Records related to a variety of leases and other uses of Crown lands include: grazing leases; foreshore leases; dredging leases; indentures to reassign leases; special use permits; timber permits; water records including conditional water licenses, and permanent water licenses; applications for irrigation schemes; petroleum and natural gas leases; quarry leases; bar leases; coal leases; mining leases regarding surface and subsurface rights; applications for lease of crown-granted mineral claims; applications for placer leases under the Placer-Mining Act; and the lapse of a lease or forfeiture of a mineral claim to the Crown.
Other more general types of records include: correspondence regarding Crown grants; inquiries about land availability; surveyor’s reports; preliminary plans and correspondence for the surveys of townships; Soldier Settlement Board records including forms, correspondence and records of soldier land grants; attestation papers and discharge certificates; naturalization papers; personal correspondence; correspondence files on specific topics such as hay permit regulations or precipitation measurements; records regarding taxes; and business records of the office, including inter-department correspondence, circulars, and memorandum related to matters of land administration.
Files also exist for specific Indian Reserves, and can include correspondence; water records; surveys; and inspection reports created in the process of allotting new, and canceling existing Indian Reserves. Some files document instances of overlapping land use and conflict between settlers and Indigenous peoples on specific parcels of land.
Files are generally either correspondence files on a particular subject, or a variety of records related to a particular piece of land. Many files cover a wide time period and may be associated with multiple individuals or companies as land rights were often transferred to others or cancelled and reapplied for. Only the name of the first and last individual listed on the file is included in the file list. This means there may be additional names associated with files not included on the file list. The file list may also only include part of the legal description of land in cases where the description was exceptionally long, or included many different pieces of land. Single individuals may also have multiple files for each piece of land they are associated with.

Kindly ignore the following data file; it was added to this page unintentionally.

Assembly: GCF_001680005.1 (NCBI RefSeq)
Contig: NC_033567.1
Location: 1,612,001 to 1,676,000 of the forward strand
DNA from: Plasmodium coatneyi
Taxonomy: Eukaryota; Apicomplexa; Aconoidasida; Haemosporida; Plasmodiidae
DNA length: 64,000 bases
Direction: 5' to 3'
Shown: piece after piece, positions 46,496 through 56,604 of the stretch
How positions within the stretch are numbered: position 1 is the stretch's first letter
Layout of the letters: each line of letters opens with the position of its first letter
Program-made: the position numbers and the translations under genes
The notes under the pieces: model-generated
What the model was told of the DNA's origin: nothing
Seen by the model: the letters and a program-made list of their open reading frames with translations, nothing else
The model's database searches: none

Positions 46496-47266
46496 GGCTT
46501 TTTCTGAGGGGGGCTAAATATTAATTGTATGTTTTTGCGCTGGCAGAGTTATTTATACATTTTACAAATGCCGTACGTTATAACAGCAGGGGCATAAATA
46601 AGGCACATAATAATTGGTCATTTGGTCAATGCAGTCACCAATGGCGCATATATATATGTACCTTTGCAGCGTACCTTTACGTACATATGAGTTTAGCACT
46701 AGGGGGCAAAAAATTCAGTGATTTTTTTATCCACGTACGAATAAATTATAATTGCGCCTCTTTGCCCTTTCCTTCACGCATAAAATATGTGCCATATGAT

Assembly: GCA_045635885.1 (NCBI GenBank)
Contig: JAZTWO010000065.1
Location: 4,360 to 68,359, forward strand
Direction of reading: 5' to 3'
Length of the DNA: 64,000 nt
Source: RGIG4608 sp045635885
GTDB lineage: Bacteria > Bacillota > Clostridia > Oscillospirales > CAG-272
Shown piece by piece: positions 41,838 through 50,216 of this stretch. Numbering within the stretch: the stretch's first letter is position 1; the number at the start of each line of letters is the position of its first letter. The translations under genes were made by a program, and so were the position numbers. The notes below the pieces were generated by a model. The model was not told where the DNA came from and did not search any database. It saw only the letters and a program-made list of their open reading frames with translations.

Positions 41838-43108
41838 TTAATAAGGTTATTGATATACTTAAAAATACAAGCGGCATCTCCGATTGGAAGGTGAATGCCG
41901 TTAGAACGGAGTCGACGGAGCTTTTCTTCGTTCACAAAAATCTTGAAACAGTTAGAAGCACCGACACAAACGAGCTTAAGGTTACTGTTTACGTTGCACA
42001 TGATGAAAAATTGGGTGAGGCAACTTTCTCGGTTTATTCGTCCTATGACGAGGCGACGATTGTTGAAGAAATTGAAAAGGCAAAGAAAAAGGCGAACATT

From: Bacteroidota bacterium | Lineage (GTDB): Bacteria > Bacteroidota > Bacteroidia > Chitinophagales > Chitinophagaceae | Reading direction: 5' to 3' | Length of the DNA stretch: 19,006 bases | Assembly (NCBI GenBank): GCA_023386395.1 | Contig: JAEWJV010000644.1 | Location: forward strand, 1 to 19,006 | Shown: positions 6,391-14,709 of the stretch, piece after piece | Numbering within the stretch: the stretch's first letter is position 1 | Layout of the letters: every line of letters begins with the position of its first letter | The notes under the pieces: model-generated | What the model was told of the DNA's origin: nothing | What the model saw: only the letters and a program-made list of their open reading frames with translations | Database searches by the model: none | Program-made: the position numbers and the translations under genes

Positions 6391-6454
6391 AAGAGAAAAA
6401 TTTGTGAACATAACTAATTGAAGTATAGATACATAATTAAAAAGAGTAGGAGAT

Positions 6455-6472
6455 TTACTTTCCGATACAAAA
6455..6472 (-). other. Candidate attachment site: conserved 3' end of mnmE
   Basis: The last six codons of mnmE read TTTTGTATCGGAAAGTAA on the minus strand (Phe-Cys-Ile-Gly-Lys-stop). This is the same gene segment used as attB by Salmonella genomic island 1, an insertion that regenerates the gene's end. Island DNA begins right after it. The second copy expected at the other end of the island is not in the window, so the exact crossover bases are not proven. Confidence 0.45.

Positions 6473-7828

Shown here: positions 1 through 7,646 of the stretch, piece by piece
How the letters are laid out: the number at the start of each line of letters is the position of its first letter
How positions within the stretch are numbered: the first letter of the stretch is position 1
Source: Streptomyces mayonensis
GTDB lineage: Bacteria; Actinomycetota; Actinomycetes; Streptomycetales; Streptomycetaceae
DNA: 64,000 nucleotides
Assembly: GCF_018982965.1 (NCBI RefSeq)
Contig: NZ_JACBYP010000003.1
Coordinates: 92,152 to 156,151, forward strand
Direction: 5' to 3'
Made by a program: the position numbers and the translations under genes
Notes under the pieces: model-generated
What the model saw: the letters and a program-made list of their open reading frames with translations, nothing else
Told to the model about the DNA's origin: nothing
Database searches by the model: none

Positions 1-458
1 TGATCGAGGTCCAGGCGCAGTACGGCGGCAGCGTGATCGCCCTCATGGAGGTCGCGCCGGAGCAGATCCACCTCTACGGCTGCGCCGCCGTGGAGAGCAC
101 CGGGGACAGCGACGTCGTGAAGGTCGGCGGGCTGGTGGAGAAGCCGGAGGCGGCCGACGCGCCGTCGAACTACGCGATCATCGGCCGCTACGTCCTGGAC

Cartographic materials, consisting of blueprints and hand-drawn maps or plans, indicating the parcels of land relevant to the file, are commonly found throughout the records.
No file list or indexes were transferred with these records from the Kamloops Government Agent. Most files only included numbers with no clear names, so titles were created by the archives based on the contents of the files or by transcribing information on relevant file backs.
A fire on 17 September 1893 at the Dominion Lands Office in Kamloops destroyed some files. The contents for these files are marked [empty]. Files marked as [file back only] were likely destroyed in the fire, but then had their titles and some additional information transcribed by Lands employees onto file backs from letter books or other surviving records which were not transferred with these records.
Immediate source of acquisition